Should I go back to stock steering damper position?

jestlurnin

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My 1978 FJ55 has an Alcan spring lift. I don’t know what the height of the lift is (the truck came with it) and forgot to take height measurements prior to starting the front axle rebuild and total steering component redo.

I’m replacing EVERY steering component or rebuilding. The current set up has the damper attached to the tie rod with a U bolt on one side and attached to the driver side of the front axle housing with a U bolt on the other side. See pictures. This is a new set up to me and I don’t understand why you would go away from original position anchored on the passenger side of the frame on one side and the center arm on the other.

Can anyone shed some light on my current set up and advise wether or not going back to stock would be problematic?
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65swb45

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I was just talking with @royal cake about stabilizers a couple of days ago. While I am not a fan of the ‘generic’ aftermarket stabilizers, I think that the stock stabilizers, putting leverage on the center arm in order to do its job, is an even poorer choice.

In my opinion, the road shock that needs to be ‘stabilized’ should be done as close to its origin as possible, which is at the main steering rod. Having a stabilizer at a secondary point is…well…secondary. Further, it adds resistance to the workload of the center arm, ensuring increased need for readjustment.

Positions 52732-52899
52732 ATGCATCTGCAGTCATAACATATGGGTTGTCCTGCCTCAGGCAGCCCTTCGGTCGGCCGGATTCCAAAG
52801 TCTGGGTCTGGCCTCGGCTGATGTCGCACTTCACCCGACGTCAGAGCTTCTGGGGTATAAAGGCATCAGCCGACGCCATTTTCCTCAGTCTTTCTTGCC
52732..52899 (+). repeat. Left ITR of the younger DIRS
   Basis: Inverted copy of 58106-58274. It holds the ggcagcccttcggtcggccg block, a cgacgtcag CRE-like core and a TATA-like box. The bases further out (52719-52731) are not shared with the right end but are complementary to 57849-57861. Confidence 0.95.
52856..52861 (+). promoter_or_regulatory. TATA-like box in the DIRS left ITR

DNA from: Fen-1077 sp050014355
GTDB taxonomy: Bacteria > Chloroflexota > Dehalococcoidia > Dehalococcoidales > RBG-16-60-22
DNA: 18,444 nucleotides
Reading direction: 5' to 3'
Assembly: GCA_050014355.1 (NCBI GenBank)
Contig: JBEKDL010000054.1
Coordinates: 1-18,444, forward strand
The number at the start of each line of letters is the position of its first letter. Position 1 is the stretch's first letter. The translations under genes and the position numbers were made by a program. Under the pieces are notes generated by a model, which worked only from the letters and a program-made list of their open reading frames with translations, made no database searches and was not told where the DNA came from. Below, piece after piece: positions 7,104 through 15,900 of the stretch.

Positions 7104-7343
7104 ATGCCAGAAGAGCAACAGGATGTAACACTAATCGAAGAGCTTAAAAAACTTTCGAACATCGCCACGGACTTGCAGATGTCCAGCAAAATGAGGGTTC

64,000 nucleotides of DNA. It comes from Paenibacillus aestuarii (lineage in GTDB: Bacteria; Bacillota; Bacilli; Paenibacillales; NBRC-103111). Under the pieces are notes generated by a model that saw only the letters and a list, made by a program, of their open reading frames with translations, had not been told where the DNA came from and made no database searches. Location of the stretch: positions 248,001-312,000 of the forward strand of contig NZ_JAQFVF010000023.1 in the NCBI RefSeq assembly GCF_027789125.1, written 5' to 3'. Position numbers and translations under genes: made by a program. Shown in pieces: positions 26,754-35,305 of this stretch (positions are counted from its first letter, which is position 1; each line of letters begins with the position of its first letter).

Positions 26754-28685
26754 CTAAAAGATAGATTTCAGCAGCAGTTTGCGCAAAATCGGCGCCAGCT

In an ideal world, the truck should not need a stabilizer at all, and I always advise customers to try running without one first.
 

Pighead

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Back in the day, that was the cool thing to do.
I had that same exact set up.
Lately, i do without the steering stabilizer at all.
 

jestlurnin

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@65swb45 and @Pighead thank you for the replies. Looks like I will try running the 55 without a steering stabilizer to start and go from their. Thank you for the replies!
 
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One theory I’ve read is that by having it there it reduces shimmy and shakes that would otherwise be transferred to the centre arm and the steering box. Given how long a properly maintained centre arm lasts it would be difficult to determine if the lack of a stabilizer shortened its life or not.

I’m just about to remove the exact same setup I put on 25 years ago. It now has the potential to interfere with the pitman arm nut on my Scout II P/S box because it sits a couple inches above the tie rod.

Rather that mount that setup lower I’m going back to an OEM mounting position using a Monroe ‘60 series’ damper.
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It’s debatable if a stabilizer is needed… in the end, I decided if both International & Toyota used one, and it would in theory help to protect the 43+ year old steering box, that I’d spend the $50 to run one.
 
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